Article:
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Free Workshop on Embedded Linux with System Workbench for Linux on in March 2020, in Rennes and Paris, with ARROW

 
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Free Workshop on Embedded Linux with System Workbench for Linux on in March 2020, in Rennes and Paris, with ARROW

Ac6 invite you to a one day workshop around Embedded Linux and System Workbench for Linux on STMicroelectronics STM32MP1 SoC

On March 26th 2020
From 8h30 to 16h30

Location: Hotel Novotel Alma
48 Avenue du Canada
65200 Rennes, France

Register on-line or call us: +33 1 41 16 80 10

On March 31st 2020
From 8h30 to 16h30

Location: Ac6
19 rue Pierre Curie
92400 Courbevoie, France

Register on-line or call us: +33 1 41 16 80 10

This workshop will answer the following questions:

  • How to build a Linux platform, include an application and debug it seamlessly,
  • How to master your Linux platform to optimize it to your needs and gain independence,
  • Why Embedded Linux platform building must take into account the whole system and application development life cycle,
  • How the integration of System Workbench for Linux and System Workbench for STM32 will simplify assymetric multicore system development and debug,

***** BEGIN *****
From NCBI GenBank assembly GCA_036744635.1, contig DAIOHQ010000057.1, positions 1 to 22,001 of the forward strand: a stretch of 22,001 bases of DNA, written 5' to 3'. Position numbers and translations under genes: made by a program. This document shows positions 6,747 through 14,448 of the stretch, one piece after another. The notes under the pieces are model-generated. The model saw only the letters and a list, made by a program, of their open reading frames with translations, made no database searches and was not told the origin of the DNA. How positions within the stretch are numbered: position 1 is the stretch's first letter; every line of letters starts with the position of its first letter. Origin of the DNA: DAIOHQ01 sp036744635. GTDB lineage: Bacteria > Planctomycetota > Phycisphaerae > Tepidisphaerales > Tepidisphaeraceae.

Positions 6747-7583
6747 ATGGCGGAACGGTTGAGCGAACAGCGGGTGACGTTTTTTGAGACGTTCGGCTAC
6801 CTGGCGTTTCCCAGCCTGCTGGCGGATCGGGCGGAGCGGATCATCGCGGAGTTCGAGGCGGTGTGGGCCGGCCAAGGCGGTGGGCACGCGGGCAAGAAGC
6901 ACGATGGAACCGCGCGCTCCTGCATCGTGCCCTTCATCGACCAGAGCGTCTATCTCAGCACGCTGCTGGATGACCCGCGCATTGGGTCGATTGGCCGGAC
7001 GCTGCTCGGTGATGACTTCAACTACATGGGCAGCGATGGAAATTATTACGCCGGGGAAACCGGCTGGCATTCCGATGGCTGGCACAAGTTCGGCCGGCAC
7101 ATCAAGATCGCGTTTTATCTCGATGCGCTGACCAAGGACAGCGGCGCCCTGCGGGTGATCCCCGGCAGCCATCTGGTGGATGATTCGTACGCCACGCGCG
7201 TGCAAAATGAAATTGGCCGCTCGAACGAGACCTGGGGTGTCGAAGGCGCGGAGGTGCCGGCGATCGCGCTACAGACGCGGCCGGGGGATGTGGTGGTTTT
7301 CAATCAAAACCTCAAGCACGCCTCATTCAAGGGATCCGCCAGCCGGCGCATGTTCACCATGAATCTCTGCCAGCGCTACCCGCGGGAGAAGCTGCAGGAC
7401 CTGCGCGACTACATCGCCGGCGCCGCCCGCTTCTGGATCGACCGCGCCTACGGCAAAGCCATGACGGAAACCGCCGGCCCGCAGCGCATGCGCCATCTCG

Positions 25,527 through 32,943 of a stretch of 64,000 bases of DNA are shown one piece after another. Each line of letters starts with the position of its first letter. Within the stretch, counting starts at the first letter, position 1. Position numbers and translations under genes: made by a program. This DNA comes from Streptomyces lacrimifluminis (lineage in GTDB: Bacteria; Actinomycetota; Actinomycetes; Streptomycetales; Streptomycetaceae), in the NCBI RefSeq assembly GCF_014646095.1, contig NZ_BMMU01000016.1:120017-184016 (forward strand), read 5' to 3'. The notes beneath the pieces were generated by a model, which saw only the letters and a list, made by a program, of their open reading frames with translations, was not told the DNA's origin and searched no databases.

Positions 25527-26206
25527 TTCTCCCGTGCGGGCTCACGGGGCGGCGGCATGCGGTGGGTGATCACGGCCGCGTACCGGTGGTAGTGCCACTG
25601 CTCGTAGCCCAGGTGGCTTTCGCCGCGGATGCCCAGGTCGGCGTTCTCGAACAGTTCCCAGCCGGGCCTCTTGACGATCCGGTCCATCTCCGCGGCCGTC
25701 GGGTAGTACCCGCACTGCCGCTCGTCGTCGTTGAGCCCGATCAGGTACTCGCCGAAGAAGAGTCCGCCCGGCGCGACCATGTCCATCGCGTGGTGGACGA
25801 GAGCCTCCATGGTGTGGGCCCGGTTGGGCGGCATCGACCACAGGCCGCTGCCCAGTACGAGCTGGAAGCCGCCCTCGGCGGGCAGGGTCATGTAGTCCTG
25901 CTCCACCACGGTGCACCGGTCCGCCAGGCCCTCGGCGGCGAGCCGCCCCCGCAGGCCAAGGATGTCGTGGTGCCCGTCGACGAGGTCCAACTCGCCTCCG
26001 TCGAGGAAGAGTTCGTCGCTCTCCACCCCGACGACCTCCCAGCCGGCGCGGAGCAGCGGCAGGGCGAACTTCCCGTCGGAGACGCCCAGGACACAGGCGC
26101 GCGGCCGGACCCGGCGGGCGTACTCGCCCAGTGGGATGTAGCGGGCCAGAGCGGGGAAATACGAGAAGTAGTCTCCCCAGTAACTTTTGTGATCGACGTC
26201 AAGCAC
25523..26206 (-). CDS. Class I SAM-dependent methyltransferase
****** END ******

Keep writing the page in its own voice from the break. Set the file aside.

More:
• How Ac6, Arrow and their partners can help you in your Linux Embedded projects,
  • How to jumpstart your first project with System Workbench for Linux.

Agenda :

  • The benefits of System Workbench for Linux with respect to open-source tools like Buildroot or YOCTO,
  • Tool presentation and showcasing using an Avenger96 board based on the STM32MP1 assymetric multicore MPU from STMicroelectronics
  • Multicore debugging of an assymetric application running on both the Cortex-A7 under Linux and the Cortex-M4
  • Compatible with ARM-DS and VFP
  • Trainings and associated services.

Download the detailed agenda Adobe PDF format file System_Workbench_for_Linux-Workshop-March_2020.pdf


Motor control by gestures with System Workbench for Linux on STM32MP1 MCU (video presentation)

In the following video we showcase an assymetric application showing interaction between real-time and multimedia activities through OpenAMP:

  • On Cortex A7
    • We run a Linux kernel and rootfs generated using System Workbench for Linux
    • We capture images from the camera using gstreamer
    • We analyze it using OpenCV to detect the number of fingers raised
    • We display the camera output and the analysis output in a graphical interface built with QT
    • Depending on the fingers configuration, we send speed and direction orders to the Cortex-M4 through OpenAMP
  • On Cortex M4
    • We receive speed and direction orders from the Cortex-A7 through OpenAMP
    • We control a motor, using two timers of the Cortex-M4 configured to generate PWM control signals to the motor

Download the video (registration needed) MP4 video file Motor-controlled-by-fingers.mp4